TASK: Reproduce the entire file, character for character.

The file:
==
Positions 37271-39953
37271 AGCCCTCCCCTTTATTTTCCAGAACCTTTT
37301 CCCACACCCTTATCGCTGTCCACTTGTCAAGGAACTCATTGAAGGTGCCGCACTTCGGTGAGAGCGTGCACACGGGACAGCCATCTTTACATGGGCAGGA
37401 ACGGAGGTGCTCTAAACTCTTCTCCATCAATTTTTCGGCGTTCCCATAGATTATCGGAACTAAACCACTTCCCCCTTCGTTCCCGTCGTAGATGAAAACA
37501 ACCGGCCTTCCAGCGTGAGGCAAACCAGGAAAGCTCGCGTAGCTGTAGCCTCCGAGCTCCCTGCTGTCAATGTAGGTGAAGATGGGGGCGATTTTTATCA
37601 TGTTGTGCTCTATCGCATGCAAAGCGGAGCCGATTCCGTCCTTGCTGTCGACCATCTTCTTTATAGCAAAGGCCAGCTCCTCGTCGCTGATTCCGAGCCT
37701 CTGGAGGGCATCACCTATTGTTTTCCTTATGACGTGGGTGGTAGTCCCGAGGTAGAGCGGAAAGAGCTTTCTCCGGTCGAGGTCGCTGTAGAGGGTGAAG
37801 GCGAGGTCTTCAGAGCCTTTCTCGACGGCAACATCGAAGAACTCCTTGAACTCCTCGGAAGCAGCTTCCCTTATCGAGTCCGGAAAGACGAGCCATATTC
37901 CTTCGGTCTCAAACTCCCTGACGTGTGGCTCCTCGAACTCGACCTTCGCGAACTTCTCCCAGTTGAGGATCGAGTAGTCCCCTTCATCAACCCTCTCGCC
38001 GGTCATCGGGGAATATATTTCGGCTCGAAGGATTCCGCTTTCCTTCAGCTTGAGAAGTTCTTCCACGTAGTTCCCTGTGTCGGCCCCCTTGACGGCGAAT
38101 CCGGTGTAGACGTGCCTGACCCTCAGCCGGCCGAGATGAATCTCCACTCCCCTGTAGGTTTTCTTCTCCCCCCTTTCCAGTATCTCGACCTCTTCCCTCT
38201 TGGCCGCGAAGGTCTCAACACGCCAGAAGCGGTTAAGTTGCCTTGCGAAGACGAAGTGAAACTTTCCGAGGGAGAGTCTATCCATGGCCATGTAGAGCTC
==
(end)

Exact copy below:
Positions 37271-39953
37271 AGCCCTCCCCTTTATTTTCCAGAACCTTTT
37301 CCCACACCCTTATCGCTGTCCACTTGTCAAGGAACTCATTGAAGGTGCCGCACTTCGGTGAGAGCGTGCACACGGGACAGCCATCTTTACATGGGCAGGA
37401 ACGGAGGTGCTCTAAACTCTTCTCCATCAATTTTTCGGCGTTCCCATAGATTATCGGAACTAAACCACTTCCCCCTTCGTTCCCGTCGTAGATGAAAACA
37501 ACCGGCCTTCCAGCGTGAGGCAAACCAGGAAAGCTCGCGTAGCTGTAGCCTCCGAGCTCCCTGCTGTCAATGTAGGTGAAGATGGGGGCGATTTTTATCA
37601 TGTTGTGCTCTATCGCATGCAAAGCGGAGCCGATTCCGTCCTTGCTGTCGACCATCTTCTTTATAGCAAAGGCCAGCTCCTCGTCGCTGATTCCGAGCCT
37701 CTGGAGGGCATCACCTATTGTTTTCCTTATGACGTGGGTGGTAGTCCCGAGGTAGAGCGGAAAGAGCTTTCTCCGGTCGAGGTCGCTGTAGAGGGTGAAG
37801 GCGAGGTCTTCAGAGCCTTTCTCGACGGCAACATCGAAGAACTCCTTGAACTCCTCGGAAGCAGCTTCCCTTATCGAGTCCGGAAAGACGAGCCATATTC
37901 CTTCGGTCTCAAACTCCCTGACGTGTGGCTCCTCGAACTCGACCTTCGCGAACTTCTCCCAGTTGAGGATCGAGTAGTCCCCTTCATCAACCCTCTCGCC
38001 GGTCATCGGGGAATATATTTCGGCTCGAAGGATTCCGCTTTCCTTCAGCTTGAGAAGTTCTTCCACGTAGTTCCCTGTGTCGGCCCCCTTGACGGCGAAT
38101 CCGGTGTAGACGTGCCTGACCCTCAGCCGGCCGAGATGAATCTCCACTCCCCTGTAGGTTTTCTTCTCCCCCCTTTCCAGTATCTCGACCTCTTCCCTCT
38201 TGGCCGCGAAGGTCTCAACACGCCAGAAGCGGTTAAGTTGCCTTGCGAAGACGAAGTGAAACTTTCCGAGGGAGAGTCTATCCATGGCCATGTAGAGCTC